#30134
Hi! I'm using a Particle Electron as a microcontroller with the turbidity sensor. However that board only has 3.3V pins, and in my use case I can't use the Vin pin since I'm not charging by USB. I figured this wasn't a big problem since the sensor will work with 3.3V as well, however since my domain (0-3.3) isn't the same as the one in the example at https://wiki.dfrobot.com/Turbidity_sensor_SKU__SEN0189 (0-4.5) I can't use the equation that converts voltage to NTU.

At first you'd think that you could just multiply all readings with 3.3/5, however I learned that the relation between 3.3V and 5V readings is not linear. E.g. if I take a measurement in clear water with 3.3V and 5V and then do the same in dirtier water, the differences between the voltage values don't follow a linear path. Note that I learned this by taking measurements with an Arduino that can supply both 3.3V and 5V. However, I won't in my real project be able to use the Arduino.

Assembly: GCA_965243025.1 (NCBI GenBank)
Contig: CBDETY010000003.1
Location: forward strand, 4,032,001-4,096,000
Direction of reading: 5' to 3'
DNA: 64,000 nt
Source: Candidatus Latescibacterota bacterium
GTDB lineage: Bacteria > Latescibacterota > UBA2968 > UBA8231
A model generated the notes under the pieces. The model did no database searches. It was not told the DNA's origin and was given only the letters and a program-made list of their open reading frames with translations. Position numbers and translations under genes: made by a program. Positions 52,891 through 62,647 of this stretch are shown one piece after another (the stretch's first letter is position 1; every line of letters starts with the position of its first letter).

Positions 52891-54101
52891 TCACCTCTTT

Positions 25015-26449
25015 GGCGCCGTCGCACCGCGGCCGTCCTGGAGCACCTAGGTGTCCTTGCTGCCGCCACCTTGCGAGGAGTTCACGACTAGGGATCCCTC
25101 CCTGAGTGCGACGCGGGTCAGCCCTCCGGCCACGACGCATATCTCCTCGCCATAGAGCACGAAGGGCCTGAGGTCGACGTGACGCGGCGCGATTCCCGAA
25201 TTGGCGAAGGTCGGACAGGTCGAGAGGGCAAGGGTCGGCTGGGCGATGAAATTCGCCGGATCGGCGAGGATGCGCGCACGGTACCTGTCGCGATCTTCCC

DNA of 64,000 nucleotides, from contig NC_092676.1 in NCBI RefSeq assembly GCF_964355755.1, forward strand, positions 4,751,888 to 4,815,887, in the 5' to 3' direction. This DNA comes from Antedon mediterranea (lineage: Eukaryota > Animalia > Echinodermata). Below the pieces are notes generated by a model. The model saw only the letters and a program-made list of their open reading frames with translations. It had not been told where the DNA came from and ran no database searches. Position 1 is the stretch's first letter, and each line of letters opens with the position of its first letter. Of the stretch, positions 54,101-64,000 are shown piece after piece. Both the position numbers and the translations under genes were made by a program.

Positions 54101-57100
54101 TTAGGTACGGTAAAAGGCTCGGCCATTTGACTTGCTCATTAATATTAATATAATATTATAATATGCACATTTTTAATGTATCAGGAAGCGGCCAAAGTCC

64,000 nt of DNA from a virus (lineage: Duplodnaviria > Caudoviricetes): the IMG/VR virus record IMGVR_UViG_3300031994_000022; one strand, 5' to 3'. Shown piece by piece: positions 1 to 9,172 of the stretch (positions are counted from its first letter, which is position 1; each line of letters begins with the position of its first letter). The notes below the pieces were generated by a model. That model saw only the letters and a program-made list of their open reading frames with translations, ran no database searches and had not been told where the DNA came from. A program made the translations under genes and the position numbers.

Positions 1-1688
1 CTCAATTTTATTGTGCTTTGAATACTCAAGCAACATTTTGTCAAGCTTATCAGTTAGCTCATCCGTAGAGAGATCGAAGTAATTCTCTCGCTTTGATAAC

The only solution I can think of is to take multiple samples with 3.3V, and then with 5V, and then create a function to map readings done with 3.3V to a "theoretical" reading done with 5V. However I'm hoping that there would be a better (more correct) way to do this. For example is there a similar equation to the one in the link above, but for when you use 3.3V to power the sensor instead of 5V?

Thanks!
#30308
Hi,
Actually, I'm not sure if it's possible to use this 5V module on a 3.3V platform. It is able to show the data, but it doesn't mean the output is correct. (I have inquired the PM and I will update this info as soon as I get responded.)
There is no equation for this. But I think you can test multiple times at different turbidity and draw your own turbidity and voltage characteristics.